I got up this morning to take our Kia for the dealer for its 90k service.  Such a thing is always long but I thought it would be a good chance to go down to the nearby Starbucks and write without interruption for a few hours.

I dropped off our Kia at 8:00am and started walking.  Now, I should explain that the dealership is on a long commercial stretch beside a five-lane highway (Atlanta Hwy for the Athens, GA locals) that had an exciting, new mall 30 years ago and now has a quite less exciting mall and a slight, tittering-on-the-edge-of-irrelevancy feel.

It’s also a two mile walk to the Starbucks, one mile more than I’d ever walked on this highway (the Best Buy I work at is in the middle, and so I’d seen the dealership-to-Best-Buy portion on many oil changes (I like walking) and yet I’d never walked the Best-Buy-to-Starbucks bit.

Now, this is no ‘bad’ neighborhood and yet I know some would say walking alone, purse clearly out, and my netbook in a larger bag is asking for trouble.  We are afraid of the unknown, and the very act of walking is unknown to our car-driving, latte-sipping culture. So I bopped along happily in the morning sun and through the morning dew (feet getting be-drenched).  I didn’t even have a head phone in one ear, as I usually do on this walk.

I passed by my Best Buy and continued on into the unknown, the unwalked — to McDonalds and beyond.

Here is where my real journey began, the journey of discovery, the journey I suggest you take someday soon.

There were no sidewalks.  There was trash.  People walked from McDonalds toward the Starbucks, back to the apartments behind it.  On my previous walks, everything had been clean because I walked past the dealerships and furniture stores set so far away from humanity that nothing touched their perfectly manicured lawns — except me.

Now, walking beside a snip of woods, I saw that so many people had walked through the grass of this no-sidewalks area as to wear a trail, a path that seemed to me to look just like a little goat trail worn down to the dirt by so many feet.

And it felt like two different time periods were laid out side by side on the Atlanta Hwy — I walked the same dirt path that people were walking through fields and to cities thousands of years ago and meanwhile the present, the future, sped by six feet to my left.

As I walked onward I met my second lesson.  He came across the cross walk to my side on the street.  He was ahead on me but I walk fast and so I was gaining on him.  We were pretty different, he was black and I was white, he was a little older while I’m still a little younger, and he was dressed in a uniform like he might be a delivery truck driver (which isn’t really that different than a Best Buy employee).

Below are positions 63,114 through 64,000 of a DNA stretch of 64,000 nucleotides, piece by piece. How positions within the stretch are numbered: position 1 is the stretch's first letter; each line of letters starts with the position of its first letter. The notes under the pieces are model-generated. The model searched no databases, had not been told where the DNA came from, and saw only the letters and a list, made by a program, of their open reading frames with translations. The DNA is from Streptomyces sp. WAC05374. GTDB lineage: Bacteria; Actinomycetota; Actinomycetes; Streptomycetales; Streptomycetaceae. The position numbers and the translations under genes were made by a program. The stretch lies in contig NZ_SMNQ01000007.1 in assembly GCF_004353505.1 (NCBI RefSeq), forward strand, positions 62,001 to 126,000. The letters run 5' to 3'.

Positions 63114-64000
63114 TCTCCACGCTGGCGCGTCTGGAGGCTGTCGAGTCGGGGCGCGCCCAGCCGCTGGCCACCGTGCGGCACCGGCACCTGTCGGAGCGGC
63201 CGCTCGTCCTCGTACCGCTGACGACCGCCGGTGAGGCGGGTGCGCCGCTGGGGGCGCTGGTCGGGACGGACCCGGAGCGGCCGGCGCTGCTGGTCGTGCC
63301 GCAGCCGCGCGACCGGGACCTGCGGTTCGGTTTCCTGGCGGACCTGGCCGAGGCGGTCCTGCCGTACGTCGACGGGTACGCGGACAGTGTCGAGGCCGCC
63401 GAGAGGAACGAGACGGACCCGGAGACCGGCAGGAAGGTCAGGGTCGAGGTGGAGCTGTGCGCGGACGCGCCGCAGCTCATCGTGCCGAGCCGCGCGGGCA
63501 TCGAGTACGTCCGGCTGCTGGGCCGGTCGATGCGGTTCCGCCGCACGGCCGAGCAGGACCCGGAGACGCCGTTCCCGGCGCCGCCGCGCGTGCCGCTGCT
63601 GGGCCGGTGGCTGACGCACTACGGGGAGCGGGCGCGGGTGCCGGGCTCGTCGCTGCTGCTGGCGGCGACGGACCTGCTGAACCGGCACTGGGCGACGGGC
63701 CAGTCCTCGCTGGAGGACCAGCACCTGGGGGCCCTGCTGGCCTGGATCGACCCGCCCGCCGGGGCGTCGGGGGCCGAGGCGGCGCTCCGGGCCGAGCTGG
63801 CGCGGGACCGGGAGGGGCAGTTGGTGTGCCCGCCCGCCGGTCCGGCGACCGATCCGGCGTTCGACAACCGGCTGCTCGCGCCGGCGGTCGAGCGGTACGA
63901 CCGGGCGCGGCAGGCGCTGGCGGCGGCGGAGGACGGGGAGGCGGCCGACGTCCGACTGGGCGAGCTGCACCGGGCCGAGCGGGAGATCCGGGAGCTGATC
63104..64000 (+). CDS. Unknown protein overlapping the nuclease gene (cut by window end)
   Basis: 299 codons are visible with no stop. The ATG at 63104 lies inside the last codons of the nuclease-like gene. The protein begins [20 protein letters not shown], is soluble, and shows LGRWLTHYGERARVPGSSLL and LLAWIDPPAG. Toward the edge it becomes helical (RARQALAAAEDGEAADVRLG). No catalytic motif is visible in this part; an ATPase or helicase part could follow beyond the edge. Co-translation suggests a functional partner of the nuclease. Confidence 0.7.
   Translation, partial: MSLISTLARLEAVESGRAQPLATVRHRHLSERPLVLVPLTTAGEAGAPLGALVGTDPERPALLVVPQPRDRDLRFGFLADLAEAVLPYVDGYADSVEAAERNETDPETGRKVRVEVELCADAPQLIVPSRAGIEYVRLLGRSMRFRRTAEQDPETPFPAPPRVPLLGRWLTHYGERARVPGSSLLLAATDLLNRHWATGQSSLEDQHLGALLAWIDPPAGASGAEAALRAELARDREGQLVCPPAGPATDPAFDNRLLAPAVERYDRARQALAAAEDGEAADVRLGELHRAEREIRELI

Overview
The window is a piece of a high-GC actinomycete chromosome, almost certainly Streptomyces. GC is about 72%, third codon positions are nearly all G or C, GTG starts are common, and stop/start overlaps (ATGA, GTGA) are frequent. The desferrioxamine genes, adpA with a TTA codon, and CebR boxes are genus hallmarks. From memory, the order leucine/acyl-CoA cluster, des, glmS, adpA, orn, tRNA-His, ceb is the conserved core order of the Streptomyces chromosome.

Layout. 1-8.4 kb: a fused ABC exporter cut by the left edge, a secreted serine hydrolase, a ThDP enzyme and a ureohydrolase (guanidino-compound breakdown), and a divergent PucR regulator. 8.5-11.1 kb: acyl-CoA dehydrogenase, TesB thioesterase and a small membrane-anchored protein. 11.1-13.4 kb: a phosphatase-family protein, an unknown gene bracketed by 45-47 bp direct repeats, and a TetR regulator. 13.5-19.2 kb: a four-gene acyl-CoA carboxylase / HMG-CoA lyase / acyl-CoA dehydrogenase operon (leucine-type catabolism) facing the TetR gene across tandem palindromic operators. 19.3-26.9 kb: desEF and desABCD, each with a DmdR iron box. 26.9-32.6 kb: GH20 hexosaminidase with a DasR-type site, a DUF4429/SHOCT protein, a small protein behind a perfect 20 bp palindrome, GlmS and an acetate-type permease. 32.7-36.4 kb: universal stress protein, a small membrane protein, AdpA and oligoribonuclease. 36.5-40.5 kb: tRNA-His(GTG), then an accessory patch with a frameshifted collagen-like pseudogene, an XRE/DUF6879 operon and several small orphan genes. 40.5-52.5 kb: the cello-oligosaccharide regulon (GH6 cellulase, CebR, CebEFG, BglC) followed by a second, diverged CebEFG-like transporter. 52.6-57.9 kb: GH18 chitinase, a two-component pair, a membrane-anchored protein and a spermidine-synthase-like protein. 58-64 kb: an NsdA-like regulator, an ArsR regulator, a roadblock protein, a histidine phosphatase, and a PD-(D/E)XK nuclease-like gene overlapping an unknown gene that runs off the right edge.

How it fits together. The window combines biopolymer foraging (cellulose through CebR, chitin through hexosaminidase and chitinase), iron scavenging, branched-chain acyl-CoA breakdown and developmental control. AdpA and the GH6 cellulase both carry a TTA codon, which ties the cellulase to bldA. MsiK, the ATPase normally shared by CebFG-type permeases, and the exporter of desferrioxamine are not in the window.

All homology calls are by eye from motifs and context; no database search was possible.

We said hi, then commented on the weather.  I joked that it was nice to see the sun; after so much rain my friends and I had been joking that we must have moved to Seattle.  Then he said he had actually lived in Seattle, and Arizona, and fifteen years in Germany.  He worked there as a translator.  We joked about how the Americans often have more trouble understanding the British than other countries because they believe they already know the language and then it was time for him to turn off down his road and I was about at the Starbucks.

And I just couldn’t help thinking this was something that could never happen from behind the window on a speeding car, or even in the little gardens we create for ourselves on the internet, each with their high walls of exclusion.

And it certainly can’t happen if you let a culture that sells fear of our neighbors as six-O’-clock news entertainment tell you how to live your life.

So get out of your house, knock on your neighbor’s door, introduce yourself or, at the very least — find a little risky, slightly abandoned trail and walk the heck out of it.  You never know who you’ll meet there.

Lastly, at Starbucks I asked for a cheese Danish with my smoothie.  The lady behind the counter asked if I wanted it warmed.  I said no, then realized I had never had it that way before because I was always rushing back to my car, back to the road.  So I said yes, heat it up.

She said, “It’s really tasty that way, especially if you have the time to sit down and enjoy it.”

And what is the point of life if you can’t slow down, pull off the speeding highway once in a while, and enjoy a meandering journey down an old goat trail?  Especially one replete with undiscovered friends?

P.S.  The danish was delicious.